Ideally, we’d be able to build a probability distribution at every single jackpot quantity to simulate the lottery. But that gets very complex very quickly, and we probably don’t have enough data at the high numbers to make that approach worthwhile. Instead, I used that polynomial trend line to make a slightly simpler model that could still help us see the way this change will affect the big picture.

Imagine a simpler lottery that behaves similarly to Powerball: the “Powerball-ish lottery.” Clever name, I know.

It starts at $40 million, as Powerball does. Then the second drawing goes to $50 million, and the third to $60 million.2 From there, I calculated the subsequent jackpots based on that growth rate we figured out earlier.


Based on my assumptions, the 17th drawing would be the elusive billion-dollar lottery. It’s far from a perfect simulation of Powerball, obviously, but it’s the best we can do with what we have.

Under the current system it’s incredibly hard to get to 17 lotteries without somebody winning. The massive ticket sales we see for lotteries with jackpots of $400 million or so make it highly improbable that the jackpot can increase enough to cross the threshold. Check out this chart showing historical ticket sales:

But if the Powerball honchos lower the probability of winning a jackpot overall, it’s pretty likely that in the next couple of years we’ll have it.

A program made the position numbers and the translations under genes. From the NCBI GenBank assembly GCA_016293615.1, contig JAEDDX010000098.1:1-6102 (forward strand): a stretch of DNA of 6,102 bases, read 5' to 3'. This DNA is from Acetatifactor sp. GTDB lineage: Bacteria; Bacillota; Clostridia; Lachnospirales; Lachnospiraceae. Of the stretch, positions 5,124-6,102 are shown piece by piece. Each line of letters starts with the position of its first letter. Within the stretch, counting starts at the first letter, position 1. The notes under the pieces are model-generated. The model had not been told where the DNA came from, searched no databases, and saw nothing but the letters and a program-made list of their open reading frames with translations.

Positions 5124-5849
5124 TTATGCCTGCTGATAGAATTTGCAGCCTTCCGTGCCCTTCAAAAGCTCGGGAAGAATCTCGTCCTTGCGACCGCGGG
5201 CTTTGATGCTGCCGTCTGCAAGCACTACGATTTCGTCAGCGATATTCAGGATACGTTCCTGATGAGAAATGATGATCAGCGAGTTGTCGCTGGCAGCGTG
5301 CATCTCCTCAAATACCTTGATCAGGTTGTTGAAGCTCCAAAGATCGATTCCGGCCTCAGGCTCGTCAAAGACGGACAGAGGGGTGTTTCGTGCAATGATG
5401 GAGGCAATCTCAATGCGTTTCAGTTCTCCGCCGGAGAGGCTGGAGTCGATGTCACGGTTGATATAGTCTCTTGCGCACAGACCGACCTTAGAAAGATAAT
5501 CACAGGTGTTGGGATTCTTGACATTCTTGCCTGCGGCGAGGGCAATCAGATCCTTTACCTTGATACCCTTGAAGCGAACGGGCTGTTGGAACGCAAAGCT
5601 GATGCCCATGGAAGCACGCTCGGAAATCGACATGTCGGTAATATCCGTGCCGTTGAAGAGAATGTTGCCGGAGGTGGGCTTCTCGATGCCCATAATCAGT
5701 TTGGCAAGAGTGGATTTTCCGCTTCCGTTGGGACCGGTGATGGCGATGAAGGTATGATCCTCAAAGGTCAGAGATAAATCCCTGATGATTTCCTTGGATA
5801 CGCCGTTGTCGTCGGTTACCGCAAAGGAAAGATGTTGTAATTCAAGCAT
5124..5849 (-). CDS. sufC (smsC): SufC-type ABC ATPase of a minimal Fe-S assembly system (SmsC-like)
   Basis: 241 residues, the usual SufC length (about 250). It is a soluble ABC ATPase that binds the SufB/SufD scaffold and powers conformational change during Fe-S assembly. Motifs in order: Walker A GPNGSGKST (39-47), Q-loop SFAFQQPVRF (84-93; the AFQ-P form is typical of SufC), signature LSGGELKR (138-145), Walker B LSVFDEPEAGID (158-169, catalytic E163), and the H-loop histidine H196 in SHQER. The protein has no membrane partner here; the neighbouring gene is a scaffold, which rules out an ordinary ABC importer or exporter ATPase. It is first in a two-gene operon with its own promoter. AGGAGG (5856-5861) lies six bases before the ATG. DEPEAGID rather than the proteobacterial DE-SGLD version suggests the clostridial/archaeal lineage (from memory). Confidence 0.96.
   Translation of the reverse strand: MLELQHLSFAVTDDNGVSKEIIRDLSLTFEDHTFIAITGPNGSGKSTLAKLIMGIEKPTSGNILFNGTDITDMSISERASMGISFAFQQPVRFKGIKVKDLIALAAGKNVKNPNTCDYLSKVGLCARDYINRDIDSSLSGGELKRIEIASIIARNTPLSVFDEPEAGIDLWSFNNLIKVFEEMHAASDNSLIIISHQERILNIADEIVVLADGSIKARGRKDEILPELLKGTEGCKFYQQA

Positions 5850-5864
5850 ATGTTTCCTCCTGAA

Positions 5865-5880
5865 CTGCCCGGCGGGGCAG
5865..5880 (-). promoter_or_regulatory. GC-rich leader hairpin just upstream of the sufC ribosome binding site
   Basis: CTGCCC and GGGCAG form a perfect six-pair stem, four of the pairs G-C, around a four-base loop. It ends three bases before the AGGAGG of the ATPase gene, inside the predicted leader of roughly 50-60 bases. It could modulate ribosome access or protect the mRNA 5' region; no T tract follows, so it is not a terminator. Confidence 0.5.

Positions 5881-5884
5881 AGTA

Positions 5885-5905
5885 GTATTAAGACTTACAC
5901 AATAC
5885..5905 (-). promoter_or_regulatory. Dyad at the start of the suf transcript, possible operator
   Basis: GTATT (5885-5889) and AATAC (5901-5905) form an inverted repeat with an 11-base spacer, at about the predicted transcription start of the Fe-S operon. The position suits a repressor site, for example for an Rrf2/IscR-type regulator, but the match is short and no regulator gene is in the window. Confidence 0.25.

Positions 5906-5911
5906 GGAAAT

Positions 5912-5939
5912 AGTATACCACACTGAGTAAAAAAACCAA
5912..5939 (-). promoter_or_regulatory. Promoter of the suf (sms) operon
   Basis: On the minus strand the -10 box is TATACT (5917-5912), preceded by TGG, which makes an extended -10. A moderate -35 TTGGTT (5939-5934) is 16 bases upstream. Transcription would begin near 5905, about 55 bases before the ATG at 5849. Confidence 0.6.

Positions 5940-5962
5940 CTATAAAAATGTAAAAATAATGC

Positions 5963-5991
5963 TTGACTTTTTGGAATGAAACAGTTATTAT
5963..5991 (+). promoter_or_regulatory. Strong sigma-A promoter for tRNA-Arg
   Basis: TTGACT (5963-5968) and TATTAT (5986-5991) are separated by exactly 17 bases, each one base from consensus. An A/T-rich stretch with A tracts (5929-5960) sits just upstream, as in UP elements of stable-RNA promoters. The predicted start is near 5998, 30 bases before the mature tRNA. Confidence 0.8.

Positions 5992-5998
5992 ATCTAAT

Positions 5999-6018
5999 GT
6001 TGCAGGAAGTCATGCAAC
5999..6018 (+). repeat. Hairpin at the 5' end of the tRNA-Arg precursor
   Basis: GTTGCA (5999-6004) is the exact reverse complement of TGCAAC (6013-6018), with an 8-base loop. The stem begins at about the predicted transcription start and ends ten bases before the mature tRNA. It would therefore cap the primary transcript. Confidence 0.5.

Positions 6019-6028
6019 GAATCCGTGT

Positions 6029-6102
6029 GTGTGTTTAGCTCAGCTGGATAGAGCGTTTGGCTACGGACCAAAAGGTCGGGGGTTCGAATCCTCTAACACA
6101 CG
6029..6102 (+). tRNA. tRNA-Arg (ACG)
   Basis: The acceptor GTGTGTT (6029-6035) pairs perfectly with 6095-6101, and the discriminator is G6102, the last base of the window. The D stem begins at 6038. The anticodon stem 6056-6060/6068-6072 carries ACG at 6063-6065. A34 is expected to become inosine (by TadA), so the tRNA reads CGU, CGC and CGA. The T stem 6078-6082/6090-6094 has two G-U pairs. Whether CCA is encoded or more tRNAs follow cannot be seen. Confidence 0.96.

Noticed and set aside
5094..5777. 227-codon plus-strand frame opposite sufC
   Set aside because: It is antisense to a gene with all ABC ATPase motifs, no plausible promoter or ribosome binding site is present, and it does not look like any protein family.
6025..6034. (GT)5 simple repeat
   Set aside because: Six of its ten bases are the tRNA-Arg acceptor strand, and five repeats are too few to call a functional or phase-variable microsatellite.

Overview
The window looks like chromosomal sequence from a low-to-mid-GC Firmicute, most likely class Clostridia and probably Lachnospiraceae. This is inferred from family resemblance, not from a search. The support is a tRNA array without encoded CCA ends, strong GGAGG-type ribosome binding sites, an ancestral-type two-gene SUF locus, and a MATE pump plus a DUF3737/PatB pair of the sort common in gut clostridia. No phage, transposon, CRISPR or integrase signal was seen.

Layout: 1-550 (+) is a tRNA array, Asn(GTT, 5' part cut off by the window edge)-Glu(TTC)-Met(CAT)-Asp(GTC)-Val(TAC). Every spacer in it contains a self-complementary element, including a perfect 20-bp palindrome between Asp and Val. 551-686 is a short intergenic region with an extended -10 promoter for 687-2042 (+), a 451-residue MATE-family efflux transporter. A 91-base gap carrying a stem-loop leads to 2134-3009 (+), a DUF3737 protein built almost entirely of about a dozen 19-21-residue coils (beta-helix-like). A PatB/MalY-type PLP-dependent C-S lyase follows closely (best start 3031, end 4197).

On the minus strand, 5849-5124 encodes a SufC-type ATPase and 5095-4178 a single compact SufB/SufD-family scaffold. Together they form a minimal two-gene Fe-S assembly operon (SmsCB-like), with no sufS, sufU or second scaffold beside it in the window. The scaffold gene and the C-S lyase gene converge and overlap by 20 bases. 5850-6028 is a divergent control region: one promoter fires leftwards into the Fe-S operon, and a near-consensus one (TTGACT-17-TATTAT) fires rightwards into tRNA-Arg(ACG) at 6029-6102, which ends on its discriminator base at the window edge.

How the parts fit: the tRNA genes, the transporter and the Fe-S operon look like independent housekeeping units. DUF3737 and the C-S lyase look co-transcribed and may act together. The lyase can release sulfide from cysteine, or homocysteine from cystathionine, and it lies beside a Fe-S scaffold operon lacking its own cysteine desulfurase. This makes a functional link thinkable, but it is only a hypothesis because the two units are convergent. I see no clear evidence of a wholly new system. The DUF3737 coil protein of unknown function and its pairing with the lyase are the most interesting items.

To make that billion-dollar assertion, I assumed there’d be 520 Powerball drawings in the next five years (because there are two drawings per week and 52 weeks in a year). In those 520 drawings, under the new proposed odds, a ticket would have a 1 in 292,201,338 chance of winning. So using numbers on how many people play at a given jackpot amount (using ticket sales data from Lotto Report), I estimated the probability of at least one person winning in each round of the Powerball-ish lottery.
jackpot table

$40m 14m 8% 5%
50 16 8 5
60 17 9 6
72 19 10 6
85 21 11 7
98 23 12 8
114 27 14 9
130 30 15 10
148 33 17 11
169 37 19 12
193 44 22 14
223 56 27 17
265 75 35 23
331 100 43 29
464 160 60 42
892 504 94 82

Using that, I ran 100,000 simulations of the next five years of drawings with the old and new odds, and I tallied the number of times there was at least one billion-dollar lottery in the five-year period. In each drawing, if someone won it would reset to $40 million, and if nobody won then it would climb to the next tier.

In the end, 8.5 percent of the simulations with the old odds got a billion-dollar lottery, and 63.4 percent of the sims with the new odds did. If the people who run Powerball want larger jackpots, they’re going to get them.

That’s not necessarily what we’d expect in the real world. This doesn’t account for different lotto ticket sales after the odds change, and it doesn’t factor in other possible rule changes the people running Powerball might make. But in our Powerball-ish scenario, a little tweak made a huge difference in record-smashing lottos. You may not win as often, but whoever does has a decent shot at winning more money than ever.


  1. Doing a polynomial rather than an exponential or linear trendline gives us a much better r-squared value (which is a way to determine how well a model fits a set of observations). The r-squared: 47 percent.

  2. I’m assuming a $10 million increase because of that $10 million minimum increase I mentioned earlier.

Walt Hickey was FiveThirtyEight’s chief culture writer.